The foresight and vision of John Macarthur was largely responsible for establishing the Australian wool industry. In 1794 Macarthur purchased 60 hair–bearing Bengal Ewes which he crossed with an Irish Breed. A little later in 1797 he acquired four ewes and two rams being “Gordon” merinos of pure Spanish blood which had been imported from the Cape of Good Hope. Also fundamental to the development of the Australian Wool Industry and complementary to Macarthur’s breeding endeavours was Macarthur’s successful promotion of the potential for wool production in Australia. In 1801 Macarthur was sent to England to face court martial charges which were later dropped. On this trip he took with him samples of the wool he had produced. These samples were judged by experts in England to be of “very superior quality”. Macarthur decided that his future lay in the development of the fine wool industry. On this trip Macarthur acquired 9 rams and 1 ewe from the Royal Flock of George III at Kew. These first steps taken in the creation of the wool industry occurred while the Macarthur operation was based at Elizabeth Farm, where his wife Elizabeth was a major contributor to the successful breeding campaign particularly during Macarthur’s absences overseas. From 1820 onward operations were largely transferred to Camden Park.
Descendants of the original Macarthur Merinos
The task of developing the wool industry devolved to three of John’s sons. James and William who oversaw operations at Camden and implemented the latest scientific methods supported by meticulous record keeping. The use of shearing sheds and the introduction of a wool washing practice were important developments that occurred on Camden Park. A third son, John who lived in London was an invaluable conduit of information and advice and represented family interests in the marketing of wool to merchants as well as obtaining information on what improvements could be made and keeping a careful eye on any political developments the could benefit the family business.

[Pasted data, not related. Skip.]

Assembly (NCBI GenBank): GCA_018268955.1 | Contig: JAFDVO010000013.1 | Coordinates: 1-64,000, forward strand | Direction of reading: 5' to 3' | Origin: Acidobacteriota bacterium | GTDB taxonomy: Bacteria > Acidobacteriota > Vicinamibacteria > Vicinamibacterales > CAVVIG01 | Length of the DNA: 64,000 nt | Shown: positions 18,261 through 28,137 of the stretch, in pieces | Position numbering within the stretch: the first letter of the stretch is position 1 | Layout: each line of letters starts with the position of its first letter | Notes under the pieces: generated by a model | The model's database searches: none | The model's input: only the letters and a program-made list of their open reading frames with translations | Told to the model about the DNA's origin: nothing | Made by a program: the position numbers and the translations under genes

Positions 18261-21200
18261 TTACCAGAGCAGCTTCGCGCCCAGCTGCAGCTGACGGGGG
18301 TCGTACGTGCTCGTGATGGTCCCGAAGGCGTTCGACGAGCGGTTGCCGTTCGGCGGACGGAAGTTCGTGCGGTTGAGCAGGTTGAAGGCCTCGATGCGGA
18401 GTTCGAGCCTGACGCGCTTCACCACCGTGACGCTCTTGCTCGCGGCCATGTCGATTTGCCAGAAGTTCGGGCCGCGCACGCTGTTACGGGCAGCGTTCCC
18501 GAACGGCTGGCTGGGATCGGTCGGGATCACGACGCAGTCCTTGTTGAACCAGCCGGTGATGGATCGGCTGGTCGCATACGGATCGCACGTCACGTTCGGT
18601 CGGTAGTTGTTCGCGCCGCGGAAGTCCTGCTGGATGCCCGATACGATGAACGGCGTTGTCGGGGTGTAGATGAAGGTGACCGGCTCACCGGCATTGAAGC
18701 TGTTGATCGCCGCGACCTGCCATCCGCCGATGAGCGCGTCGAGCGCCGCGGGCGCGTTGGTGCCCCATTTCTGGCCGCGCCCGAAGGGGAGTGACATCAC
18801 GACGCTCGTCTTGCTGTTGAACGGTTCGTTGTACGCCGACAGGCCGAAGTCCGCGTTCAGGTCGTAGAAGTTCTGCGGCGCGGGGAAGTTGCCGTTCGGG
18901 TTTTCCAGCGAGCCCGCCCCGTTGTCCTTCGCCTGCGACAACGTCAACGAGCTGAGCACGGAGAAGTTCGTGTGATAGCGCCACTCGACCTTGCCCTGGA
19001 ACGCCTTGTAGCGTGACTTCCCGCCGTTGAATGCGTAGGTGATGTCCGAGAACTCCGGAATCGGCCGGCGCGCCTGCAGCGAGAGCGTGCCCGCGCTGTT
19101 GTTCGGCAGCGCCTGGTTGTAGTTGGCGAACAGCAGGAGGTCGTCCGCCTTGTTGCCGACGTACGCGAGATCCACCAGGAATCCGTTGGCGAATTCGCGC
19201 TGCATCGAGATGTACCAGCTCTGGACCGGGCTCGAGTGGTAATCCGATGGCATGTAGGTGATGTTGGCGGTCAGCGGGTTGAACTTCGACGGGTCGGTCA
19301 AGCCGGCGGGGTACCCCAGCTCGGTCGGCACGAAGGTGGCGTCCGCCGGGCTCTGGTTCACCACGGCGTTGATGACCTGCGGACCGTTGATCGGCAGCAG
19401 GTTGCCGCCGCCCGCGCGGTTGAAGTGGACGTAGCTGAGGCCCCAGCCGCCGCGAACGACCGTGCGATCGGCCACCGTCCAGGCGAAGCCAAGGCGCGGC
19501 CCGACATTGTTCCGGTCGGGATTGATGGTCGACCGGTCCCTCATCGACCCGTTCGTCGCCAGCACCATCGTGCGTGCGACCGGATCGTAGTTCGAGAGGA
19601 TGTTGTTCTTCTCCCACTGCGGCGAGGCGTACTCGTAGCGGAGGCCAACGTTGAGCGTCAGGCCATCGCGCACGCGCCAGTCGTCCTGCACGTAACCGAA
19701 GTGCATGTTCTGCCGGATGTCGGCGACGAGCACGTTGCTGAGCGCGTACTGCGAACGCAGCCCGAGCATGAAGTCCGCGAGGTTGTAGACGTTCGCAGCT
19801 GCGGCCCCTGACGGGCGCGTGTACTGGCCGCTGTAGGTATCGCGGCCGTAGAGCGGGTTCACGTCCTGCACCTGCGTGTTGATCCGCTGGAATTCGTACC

Camden Park remained at the centre of the Macarthur families wool operations from 1820 until 1850 when the flock was dispersed. During this period the flock varied in number from 18,000 to 25,000 head according to market conditions.
At different times John Macarthur has being given credit as the founder of the wool industry at other times great credit has been given to his wife Elizabeth. Perhaps a more accurate assessment would be to acknowledge that with the distance so great between England and Australia and communications so slow it required a the efforts of competent and entrepreneurial people both in Australia and England for the potential to grow wool in Australia to be realised.